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Deaths of climate activists, Facebook inaction, and the Earth's "catastrophic pathway"

The Clim8

09.12.21-09.18.21

Photo Credit: Aileen Dimatatac/Majority World/Universal Images via Getty

A record number of climate activists and environmentalists were killed last year (NPR)

The international human rights group Global Witness reported that 227 environmental and climate activists were killed last year. The report finds that the victims became targets as a result of their environmental efforts and activism. More than a third of the killings targeted indigenous communities and more than half of the cases occurred in Colombia, Mexico, and the Philippines. The killings were reported to be linked to logging, water and dam, mining, crop substitution, and agribusiness issues.


To read the full report from Global Witness, click here.

Photo Credit: @earthshotprize via Instagram

Prince William announces the 15 finalists competing for the Earthshot Prize (BBC News)

Last year, Prince William, Duke of Cambridge, and David Attenborough launched the Earshot Prize to encourage climate action and award individuals and groups working on technologies and solutions to climate change/environmental problems with funding. The group of 15 finalists will be competing for 5 winning spots, each of which will be awarded 1 million pounds. Here are a few of the finalist projects: Coral Vita, a coral farming effort to restore dying reefs, Sanergy, a way to convert human waste into safe fertilizer for local farmers, and Reedi Capsules, solar power capsules for “energy-poor” communities.


The 5 winners will be announced on the 17th of October, live-streamed on BBC One and the Discovery channel.

Photo Credit: Bryan Anselm for The New York Times

Artificial turf raises concerns over environmental and health related risks (NY Times)

After a field in New Jersey’s Columbian Park was replaced with artificial turf, conflict erupted among residents. The neighborhood had been hoping for the field in the park to be fixed, but were surprised to see the artificial turf when they awoke to the sounds of construction. Similar concerns have arisen in places like Connecticut, where many have worried about the potential health risks and increase in heat levels that the turf could bring.

Photo Credit: National Centers for Environmental Information via FT

Increase in stress among young people as the climate crisis persists (BBC)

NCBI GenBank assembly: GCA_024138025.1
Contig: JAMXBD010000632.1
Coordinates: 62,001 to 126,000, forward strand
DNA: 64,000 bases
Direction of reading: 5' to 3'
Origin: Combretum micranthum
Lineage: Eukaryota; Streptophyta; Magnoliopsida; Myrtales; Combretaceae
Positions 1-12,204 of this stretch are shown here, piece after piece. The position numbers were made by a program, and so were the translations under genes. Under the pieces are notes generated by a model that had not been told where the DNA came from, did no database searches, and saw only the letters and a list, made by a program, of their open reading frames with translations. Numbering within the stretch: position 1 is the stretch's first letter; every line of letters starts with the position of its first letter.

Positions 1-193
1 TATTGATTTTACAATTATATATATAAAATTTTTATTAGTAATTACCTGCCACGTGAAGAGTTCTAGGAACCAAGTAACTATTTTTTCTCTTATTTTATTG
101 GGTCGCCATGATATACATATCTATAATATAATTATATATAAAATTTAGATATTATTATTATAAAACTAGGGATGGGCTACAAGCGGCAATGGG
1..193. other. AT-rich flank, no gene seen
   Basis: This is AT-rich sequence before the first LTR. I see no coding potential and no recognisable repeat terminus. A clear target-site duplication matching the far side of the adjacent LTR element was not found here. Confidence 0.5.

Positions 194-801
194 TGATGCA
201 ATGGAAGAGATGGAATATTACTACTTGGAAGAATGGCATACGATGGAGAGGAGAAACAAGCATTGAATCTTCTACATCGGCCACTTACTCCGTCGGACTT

As climate change grows more prominent in our day to day lives, young people become more worried about how it will affect both their daily lives and their futures. Feelings of stress over climate change can eventually lead to risks of mental or even physical problems. As action is refused to be taken to combat the ever growing climate crisis, young people question plans for their futures.

Photo Credit: Johannes Simon via Getty Images

Climate activists accuse Facebook of inaction against the spread of climate change misinformation (The Guardian)

Facebook announces that they aim to battle climate crisis misinformation on its site: It will build its climate science center to publish trustworthy information, invest in groups against misinformation, and release a video series that promotes young climate advocates on their platforms (Facebook and Instagram). Despite these new efforts, critics claim that they are not enough as an exceeding number of climate misinformation continues to spread.

Photo Credit: Manuel Lopez via CIFOR

Consuming wild meat increases risk of zoonotic disease (UN Climate News)

A study shoes 70% of protected animal species are still being used for wild meat consumption. Taking of wild meat has not only damaged the populations of animals but also increased the spreading of diseases like Monkeypox, SARS and Ebola immensely through human and animal transmission.

Photo Credit: Florian Gaertner/Photothek via Getty Images

UN warns of a "catastrophic pathway" with current global climate action plans (The NY Times)

Even if all countries meet their proposed climate change agendas, the global average temperature will still rise 2.7 degrees Celsius by the end of the century. While this number may seem minuscule, it will no doubt cause a dramatic increase in extreme weather events, from wildfires to droughts to heatwaves to floods. Luckily, this year's meeting of the United Nations General Assembly will take place next week, and António Guterres, the Secretary General of the UN, will likely stress the urgency of the situation at this meeting.

Photo Credit: via AP

COVID-19 pandemic did nothing to slow the effects of climate change (Al Jazeera)

Despite a temporary decrease in carbon emissions due to this past year's widespread lockdowns and economic collapses, a new report has revealed that climate change is actually accelerating. Around the world, targets to reduce emissions are not being met and we are dangerously close to overshooting the 2015 Paris Agreement's goal of limiting the global temperature rise to 1.5 degrees Celsius. As 2021 draws to a close, temperatures and greenhouse gas emissions are, unfortunately, only on the rise.


Read the United in Science 2021 Report here.

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